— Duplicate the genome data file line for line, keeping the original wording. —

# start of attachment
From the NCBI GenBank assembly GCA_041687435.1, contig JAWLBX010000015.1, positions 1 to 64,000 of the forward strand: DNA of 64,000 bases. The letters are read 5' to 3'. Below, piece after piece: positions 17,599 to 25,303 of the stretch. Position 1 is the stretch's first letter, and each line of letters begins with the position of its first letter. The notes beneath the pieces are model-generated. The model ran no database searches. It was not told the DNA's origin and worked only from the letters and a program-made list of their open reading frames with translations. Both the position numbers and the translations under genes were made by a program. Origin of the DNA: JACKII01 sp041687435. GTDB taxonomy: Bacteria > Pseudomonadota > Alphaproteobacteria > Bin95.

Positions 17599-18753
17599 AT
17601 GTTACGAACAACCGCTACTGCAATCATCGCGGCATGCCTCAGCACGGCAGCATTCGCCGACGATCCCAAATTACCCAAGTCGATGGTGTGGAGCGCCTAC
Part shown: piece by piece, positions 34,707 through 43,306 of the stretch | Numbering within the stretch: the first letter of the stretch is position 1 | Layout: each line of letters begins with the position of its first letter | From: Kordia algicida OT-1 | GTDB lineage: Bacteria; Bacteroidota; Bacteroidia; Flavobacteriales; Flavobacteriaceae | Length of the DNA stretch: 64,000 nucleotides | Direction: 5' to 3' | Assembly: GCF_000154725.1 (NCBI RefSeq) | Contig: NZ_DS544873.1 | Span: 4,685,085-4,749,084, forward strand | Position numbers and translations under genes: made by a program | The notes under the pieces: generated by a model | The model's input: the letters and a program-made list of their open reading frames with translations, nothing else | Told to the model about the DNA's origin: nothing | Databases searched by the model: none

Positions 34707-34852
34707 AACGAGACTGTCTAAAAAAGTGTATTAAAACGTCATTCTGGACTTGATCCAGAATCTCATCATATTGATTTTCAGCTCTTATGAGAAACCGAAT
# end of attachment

From the NCBI GenBank assembly GCA_041687435.1, contig JAWLBX010000015.1, positions 1 to 64,000 of the forward strand: DNA of 64,000 bases. The letters are read 5' to 3'. Below, piece after piece: positions 17,599 to 25,303 of the stretch. Position 1 is the stretch's first letter, and each line of letters begins with the position of its first letter. The notes beneath the pieces are model-generated. The model ran no database searches. It was not told the DNA's origin and worked only from the letters and a program-made list of their open reading frames with translations. Both the position numbers and the translations under genes were made by a program. Origin of the DNA: JACKII01 sp041687435. GTDB taxonomy: Bacteria > Pseudomonadota > Alphaproteobacteria > Bin95.

Positions 17599-18753
17599 AT
17601 GTTACGAACAACCGCTACTGCAATCATCGCGGCATGCCTCAGCACGGCAGCATTCGCCGACGATCCCAAATTACCCAAGTCGATGGTGTGGAGCGCCTAC
Part shown: piece by piece, positions 34,707 through 43,306 of the stretch | Numbering within the stretch: the first letter of the stretch is position 1 | Layout: each line of letters begins with the position of its first letter | From: Kordia algicida OT-1 | GTDB lineage: Bacteria; Bacteroidota; Bacteroidia; Flavobacteriales; Flavobacteriaceae | Length of the DNA stretch: 64,000 nucleotides | Direction: 5' to 3' | Assembly: GCF_000154725.1 (NCBI RefSeq) | Contig: NZ_DS544873.1 | Span: 4,685,085-4,749,084, forward strand | Position numbers and translations under genes: made by a program | The notes under the pieces: generated by a model | The model's input: the letters and a program-made list of their open reading frames with translations, nothing else | Told to the model about the DNA's origin: nothing | Databases searched by the model: none

Positions 34707-34852
34707 AACGAGACTGTCTAAAAAAGTGTATTAAAACGTCATTCTGGACTTGATCCAGAATCTCATCATATTGATTTTCAGCTCTTATGAGAAACCGAAT